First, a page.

The plate tectonic theory has been primarily developed in three stages. (1) From continental drift and seafloor spreading to oceanic subduction, laying a physical foundation of the plate tectonic theory. This was achieved by the recognitions that continents would be assembled to build a supercontinent Pangea with subsequent breakup to yield the present configuration, lithospheric plates buoyantly move on the asthenospheric mantle, and oceanic crust is subducted along trenches into the mantle. (2) From oceanic subduction to continental subduction and collision orogeny, with the first round of revolution to the plate tectonic theory due to the recognition of continental deep subduction to mantle depths. While deeply subducted oceanic crust was processed in the mantle and the returned to the surface by mafic magmatism, deeply subducted continental crust underwent ultrahigh pressure metamorphism at mantle depths and then exhumed to the surface as coherent mélanges. This provides a geodynamic framework of tectonic processes for continental accretion and assemblage through arc-continent and continent-continent collision orogenies. (3) From continental collision and marginal orogeny to intracontinental reworking, emphasizing the inheritance of orogenic materials in postcollisional stages. While continental collision results in continental accretion through marginal orogeny, intercontinental orogens are converted to intracontinental orogens. The deeply subducted continental crust is processed in subduction channel underlying the mantle wedge, with partial return to the surface. These have thrown new lights on developing the plate tectonic theory to encompass the continental tectonics, and thus directed further study toward solution to such questions as how thinning of the orogenic lithosphere and upwelling of the asthenospheric mantle affect postcollisional reworking of the intracontinental materials.
Finding of ultrahigh pressure index minerals such as coesite and diamond in metamorphic rocks of continental supercrustal protolith demonstrate that these rock were subducted to mantle depths for ultrahigh pressure metamorphism and then returned back to the surface. The recognition of continental deep subduction by Earth scientists has not only developed the plate tectonic theory, but also expanded the chemical geodynamics focusing on the recycling of crustal material. The study of ultrahigh pressure metamorphic rocks has made prominent progress in many aspects, achieving the recognitions that the processes of continental seduction and exhumation have caused not only various types of structural deformation and mineralogical reaction but also different extents of metamorphic dehydration and partial melting (Fig. 1). By means of studying various rocks in continental collision orogens, Earth scientists have set the geodynamic link between the subduction and exhumation of continental crust and the building of collision orogens. Furthermore, it is established that bulk melting of the deeply subducted continental crust gives rise to granitic rocks whereas partial melting of the subducting supracrustal rocks produces felsic melt that reacts with the overlying mantle wedge peridotite to generate fertile and enriched mantle sources for mafic magmatism after their storage in different periods.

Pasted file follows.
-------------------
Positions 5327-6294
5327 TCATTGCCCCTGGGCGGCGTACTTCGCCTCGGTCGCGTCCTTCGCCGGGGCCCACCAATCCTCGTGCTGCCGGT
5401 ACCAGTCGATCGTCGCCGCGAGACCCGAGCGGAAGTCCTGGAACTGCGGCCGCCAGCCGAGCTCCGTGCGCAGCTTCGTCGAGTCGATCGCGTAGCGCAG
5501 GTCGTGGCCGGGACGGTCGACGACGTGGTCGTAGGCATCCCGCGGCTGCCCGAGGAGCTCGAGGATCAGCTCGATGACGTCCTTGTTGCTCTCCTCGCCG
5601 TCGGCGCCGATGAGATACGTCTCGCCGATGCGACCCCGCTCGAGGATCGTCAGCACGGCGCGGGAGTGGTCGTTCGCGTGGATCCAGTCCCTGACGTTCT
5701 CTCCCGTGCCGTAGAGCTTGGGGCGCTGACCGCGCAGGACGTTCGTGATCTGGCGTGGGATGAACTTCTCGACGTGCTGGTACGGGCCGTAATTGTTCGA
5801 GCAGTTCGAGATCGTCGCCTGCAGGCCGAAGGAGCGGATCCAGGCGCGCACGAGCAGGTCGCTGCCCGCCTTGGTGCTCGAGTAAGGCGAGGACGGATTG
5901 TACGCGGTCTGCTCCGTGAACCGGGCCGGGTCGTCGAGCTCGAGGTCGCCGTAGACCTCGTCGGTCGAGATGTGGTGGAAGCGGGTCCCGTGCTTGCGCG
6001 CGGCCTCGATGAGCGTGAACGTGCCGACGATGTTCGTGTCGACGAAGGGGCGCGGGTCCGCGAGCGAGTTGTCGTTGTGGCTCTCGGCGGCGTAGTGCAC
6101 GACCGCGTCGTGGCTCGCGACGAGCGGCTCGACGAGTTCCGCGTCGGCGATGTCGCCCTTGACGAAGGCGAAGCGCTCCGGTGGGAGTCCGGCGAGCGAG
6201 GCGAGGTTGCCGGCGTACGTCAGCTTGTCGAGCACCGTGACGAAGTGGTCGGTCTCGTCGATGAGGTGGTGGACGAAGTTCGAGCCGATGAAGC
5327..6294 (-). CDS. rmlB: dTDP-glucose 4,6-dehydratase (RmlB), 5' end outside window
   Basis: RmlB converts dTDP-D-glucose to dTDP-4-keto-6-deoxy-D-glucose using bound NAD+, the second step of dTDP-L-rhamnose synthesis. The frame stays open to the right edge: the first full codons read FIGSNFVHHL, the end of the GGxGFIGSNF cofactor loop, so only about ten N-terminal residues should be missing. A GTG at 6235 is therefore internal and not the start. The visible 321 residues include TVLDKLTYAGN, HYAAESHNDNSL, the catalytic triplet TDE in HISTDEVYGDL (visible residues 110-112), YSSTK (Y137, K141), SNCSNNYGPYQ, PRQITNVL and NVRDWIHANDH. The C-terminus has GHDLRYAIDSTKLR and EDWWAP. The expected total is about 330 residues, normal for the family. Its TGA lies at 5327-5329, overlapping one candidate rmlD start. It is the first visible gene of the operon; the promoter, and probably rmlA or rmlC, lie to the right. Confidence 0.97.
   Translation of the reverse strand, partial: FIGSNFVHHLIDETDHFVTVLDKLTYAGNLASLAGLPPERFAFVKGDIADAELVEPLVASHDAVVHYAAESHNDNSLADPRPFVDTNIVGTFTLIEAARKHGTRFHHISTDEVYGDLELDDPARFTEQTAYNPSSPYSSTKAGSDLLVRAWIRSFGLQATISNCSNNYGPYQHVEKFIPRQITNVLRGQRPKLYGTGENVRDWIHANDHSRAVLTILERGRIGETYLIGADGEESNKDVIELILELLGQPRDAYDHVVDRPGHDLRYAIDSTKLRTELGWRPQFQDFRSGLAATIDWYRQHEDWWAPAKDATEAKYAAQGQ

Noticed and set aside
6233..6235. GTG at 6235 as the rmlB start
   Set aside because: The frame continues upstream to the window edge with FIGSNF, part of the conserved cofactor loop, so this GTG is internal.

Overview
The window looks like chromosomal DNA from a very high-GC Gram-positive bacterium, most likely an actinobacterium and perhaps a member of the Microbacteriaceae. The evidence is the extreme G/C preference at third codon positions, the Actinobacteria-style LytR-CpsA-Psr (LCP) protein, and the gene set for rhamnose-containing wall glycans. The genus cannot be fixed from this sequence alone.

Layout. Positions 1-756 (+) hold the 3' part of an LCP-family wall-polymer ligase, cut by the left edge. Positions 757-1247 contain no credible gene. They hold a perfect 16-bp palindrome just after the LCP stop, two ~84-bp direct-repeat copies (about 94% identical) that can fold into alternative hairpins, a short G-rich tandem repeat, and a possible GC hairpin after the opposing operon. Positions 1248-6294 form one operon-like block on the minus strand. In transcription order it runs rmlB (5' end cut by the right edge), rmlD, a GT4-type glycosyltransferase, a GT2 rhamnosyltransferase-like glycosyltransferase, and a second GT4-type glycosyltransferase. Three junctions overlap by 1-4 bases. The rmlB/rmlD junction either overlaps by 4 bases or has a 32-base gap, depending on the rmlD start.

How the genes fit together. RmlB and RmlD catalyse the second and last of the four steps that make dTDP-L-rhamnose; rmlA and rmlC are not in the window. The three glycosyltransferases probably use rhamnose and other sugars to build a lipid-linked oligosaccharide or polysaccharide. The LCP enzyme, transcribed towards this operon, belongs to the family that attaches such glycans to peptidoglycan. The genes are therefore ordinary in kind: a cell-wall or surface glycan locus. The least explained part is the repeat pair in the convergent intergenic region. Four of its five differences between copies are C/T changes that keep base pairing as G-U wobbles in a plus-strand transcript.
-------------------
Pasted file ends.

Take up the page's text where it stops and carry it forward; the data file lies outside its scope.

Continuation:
A research team at School of Earth and Space Sciences in University of Science and Technology of China has taken the rocks of continental collision orogens as the object, and performed a great deal of investigations from field observations and laboratory analyses. This leads to a tectonic analysis of geological processes in continental subduction factory, which is published in Chinese Science Bulletin 2013 (26) in the title "Continental subduction channel processes: Plate interface interaction during continental collision". Leader of this team is Professor ZHENG Yongfei, Academician of the Chinese Academy of Sciences at Key Laboratory of Crust-Mantle Materials and Environments. Major participants are Prof. ZHAO Zifu and Dr. CHEN Yixiang. Earth scientists of China have made a series of prominent progresses in the forefront and hotspot field of subduction channel, and their studies have exemplified successful applications of new techniques, new methods and new ideas to development of the plate tectonic theory.
The recognition of continental deep subduction and ultrahigh pressure metamorphism has provided not only a turning point in developing the plate tectonic theory, but also an excellent opportunity to study the time and mechanism of reworking continental lithosphere. It is intriguing to ask the following questions: (1) how are crustal slices detached at different depths and exhumed during continental subduction? (2) how do physical mixing and chemical reaction proceed between the deeply subducted crust and the overlying mantle wedge? (3) how are energy exchange and matter transfer realized at the plate interface of subduction zone? Prof. Zheng said, to study subduction channel processes, to determine the physical mixing and chemical reaction between the deeply subducted crust and the overlying mantle wedge under ultrahigh pressure conditions, and to understand the interaction at the plate interface of continental subduction zone and its associated fluid action and element transport, are a key to unravel such mysteries of Earth.
Zheng Y F, Zhao Z F, Chen Y X. Continental subduction channel processes: Plate interface interaction during continental collision. Chinese Science Bulletin, 2013, 58, doi: 10.1007/s11434-013-6066-x
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